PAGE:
SO262, Physical Geography

Exam 2, Spring 2011

Definitions (1 sentence, choose 10/12))

10@ 3 points each



Short answer (short paragraph, choose 5/6)

5 @ 10 points




1 @ 15 points



Last Figure

1 @ 5 points








Read the directions carefully.  You have a selection of questions for the definitions, and the short answers.

Quality of your answers is important.   For full credit you should use correct terminology, and show that you understand the concepts involved.

All work on this exam is individual.  You may not any materials (books, notes, computers), and you may not use IM, texting, talking, or any other means to communicate with other individuals.

Red comments are not complete answers, but key points that many students missed and were used for post test review.

Definitions:  define 10 of the 12 terms with a concise sentence that clearly shows your understanding of the term, and why it is relevant in physical geography:  Each is worth 3 points.

  • Avalanche:
  • Bed load:
  • Bird's foot delta:
  • Braided stream:  sediment volume
  • Drainage pattern:
  • Folding:   11/22 skips
  • Mesothermal climate: 12/22 skips
  • Metamorphic rock:
  • Normal fault:
  • Oceanic crust:
  • Passive continental margin:
  • Steppe:

  • Answer 5 of the next 6 questions, for 10 points each:

    1.  Should last month's disaster in Japan have been a surprise?  Define 5 key terms which explain what happened, and why it should have been anticipated.  You will be graded on your choice of important terms, and relating them to what happened.

    13/22 skips

    Suggested terms (others are possible):

    1. Tsunami

    2. Megathrust

    3. Richter/Mercalli scales

    4. Destructive plate boundary (or synonyms)

    5. Active/Pacific continental margin

    2.  The diagram below shows a profile across two mountains about 4000 m high, which actually start on the adjacent seafloor.  Note that the diagram has 10 times vertical exaggeration, so that the steepest portions have about a 5º slope.  The climograph below is for a location near the base of the two mountains.  What do you think created these mountains, and what will happen to them in this environment?

    3.  The figure below shows the longitudinal profile of two rivers.  There is some noise in the elevation data where these rivers go through narrow gorges; the actual profile would be at the bottom of any spikes.

    4.  The aerial photo below covers about 2x1.5 km.  What is happening on this coast, and do you think this is more likely to be the US East Coast or the West Coast?

    Groins, longshore current, Passive margin

    5.  Fort Riley Kansas has a rock unit called the Fort Riley Limestone which forms a prominent ledge and which was quarried to build quarters like the Custer House.  Why do think this limestone is so prominent here, and what does it say about the climate of the region?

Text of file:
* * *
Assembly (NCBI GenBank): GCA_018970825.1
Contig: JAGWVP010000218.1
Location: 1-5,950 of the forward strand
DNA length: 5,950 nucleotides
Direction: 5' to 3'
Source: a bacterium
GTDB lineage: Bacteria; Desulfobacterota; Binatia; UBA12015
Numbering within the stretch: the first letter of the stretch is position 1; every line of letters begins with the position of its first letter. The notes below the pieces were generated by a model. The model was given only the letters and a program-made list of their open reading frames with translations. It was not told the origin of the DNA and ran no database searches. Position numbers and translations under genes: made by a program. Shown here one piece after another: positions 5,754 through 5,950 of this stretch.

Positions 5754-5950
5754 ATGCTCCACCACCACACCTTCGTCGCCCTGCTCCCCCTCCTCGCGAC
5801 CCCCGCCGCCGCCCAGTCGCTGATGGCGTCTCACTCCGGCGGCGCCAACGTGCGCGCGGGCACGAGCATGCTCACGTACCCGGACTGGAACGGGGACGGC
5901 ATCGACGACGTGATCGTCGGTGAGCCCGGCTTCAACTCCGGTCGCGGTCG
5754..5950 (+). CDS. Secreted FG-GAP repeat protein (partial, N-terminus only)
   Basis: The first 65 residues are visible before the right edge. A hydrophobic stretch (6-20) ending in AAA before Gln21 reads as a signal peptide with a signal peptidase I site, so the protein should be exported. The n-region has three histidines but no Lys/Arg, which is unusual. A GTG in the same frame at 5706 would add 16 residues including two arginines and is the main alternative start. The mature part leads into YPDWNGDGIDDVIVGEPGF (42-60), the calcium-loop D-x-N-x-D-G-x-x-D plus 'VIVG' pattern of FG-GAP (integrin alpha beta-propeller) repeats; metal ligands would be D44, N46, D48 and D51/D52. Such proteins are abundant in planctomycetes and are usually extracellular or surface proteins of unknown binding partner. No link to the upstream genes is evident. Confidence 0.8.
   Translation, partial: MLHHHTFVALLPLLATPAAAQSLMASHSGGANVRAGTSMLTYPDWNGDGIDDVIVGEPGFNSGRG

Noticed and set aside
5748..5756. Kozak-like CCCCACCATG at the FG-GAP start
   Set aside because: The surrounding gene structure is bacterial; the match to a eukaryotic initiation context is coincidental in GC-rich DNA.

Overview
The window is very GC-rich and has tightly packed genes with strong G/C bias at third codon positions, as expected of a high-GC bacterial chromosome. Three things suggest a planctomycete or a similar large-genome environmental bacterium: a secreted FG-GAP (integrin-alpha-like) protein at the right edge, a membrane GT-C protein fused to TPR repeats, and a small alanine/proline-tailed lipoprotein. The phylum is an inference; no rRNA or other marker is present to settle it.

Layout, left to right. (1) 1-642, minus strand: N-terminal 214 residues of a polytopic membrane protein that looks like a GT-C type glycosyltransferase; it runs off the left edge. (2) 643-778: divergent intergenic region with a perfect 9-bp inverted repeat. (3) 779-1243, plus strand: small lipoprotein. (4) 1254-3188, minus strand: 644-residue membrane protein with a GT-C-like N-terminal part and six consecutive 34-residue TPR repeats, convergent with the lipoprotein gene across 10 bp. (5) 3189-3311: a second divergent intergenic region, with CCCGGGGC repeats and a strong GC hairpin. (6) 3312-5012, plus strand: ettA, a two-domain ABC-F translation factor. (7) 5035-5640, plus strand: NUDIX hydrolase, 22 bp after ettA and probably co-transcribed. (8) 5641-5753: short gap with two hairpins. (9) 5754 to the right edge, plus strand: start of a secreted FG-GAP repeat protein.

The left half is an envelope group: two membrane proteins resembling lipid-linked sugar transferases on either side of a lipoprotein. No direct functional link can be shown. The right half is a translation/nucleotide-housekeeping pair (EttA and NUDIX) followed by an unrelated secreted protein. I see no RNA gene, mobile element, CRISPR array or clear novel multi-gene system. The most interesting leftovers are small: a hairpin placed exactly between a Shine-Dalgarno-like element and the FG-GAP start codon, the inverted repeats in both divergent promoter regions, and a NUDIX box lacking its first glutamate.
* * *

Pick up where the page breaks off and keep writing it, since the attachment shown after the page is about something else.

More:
( )

    Differential weathering, karst, relatively dry (boundary Cfa/Dfa climate categories)

    6. The figure below shows a major river than flows at an elevation of about 3 m, and a cross section that goes across the river and onto the regions on either side.  What natural features do you see in this area, and what challenges would you see for a city here (the street pattern is apparent in the map)?

    New Orleans, and the Mississippi River.  Meanders, natural levees


    Insure that you answered 5 of the last 6 questions, for 10 points each:

    You must answer this question, worth 15 points.    The six climographs below, all from the same continent, all have different classifications considering just the capital letters used in the Koppen system.  Identify each with the primary Koppen category to which it belongs.  Which continents could these be from?  For each put a location where it might be from, preferably in North America, and state why you picked the locations.

    Must be North America or Eurasia.  There is an A, BS, BW, C, D, and E, all in the United States (Miami to North Slope of Alaska)

    You must answer this question, worth 5 points.


    This diagram show north (top) and south (bottom) sides of the I-68 road cut through Sideling Hill. in western Maryland.  What do you think formed this feature, and do you think this road is in danger from rock slides?  Why or why not?



    Folds, and looks like nothing dips into the roadway.

    (from Maryland Geological Survey,






    Shield volcanoes in Hawaii, with dominance of chemical weathering in a hot, humid climate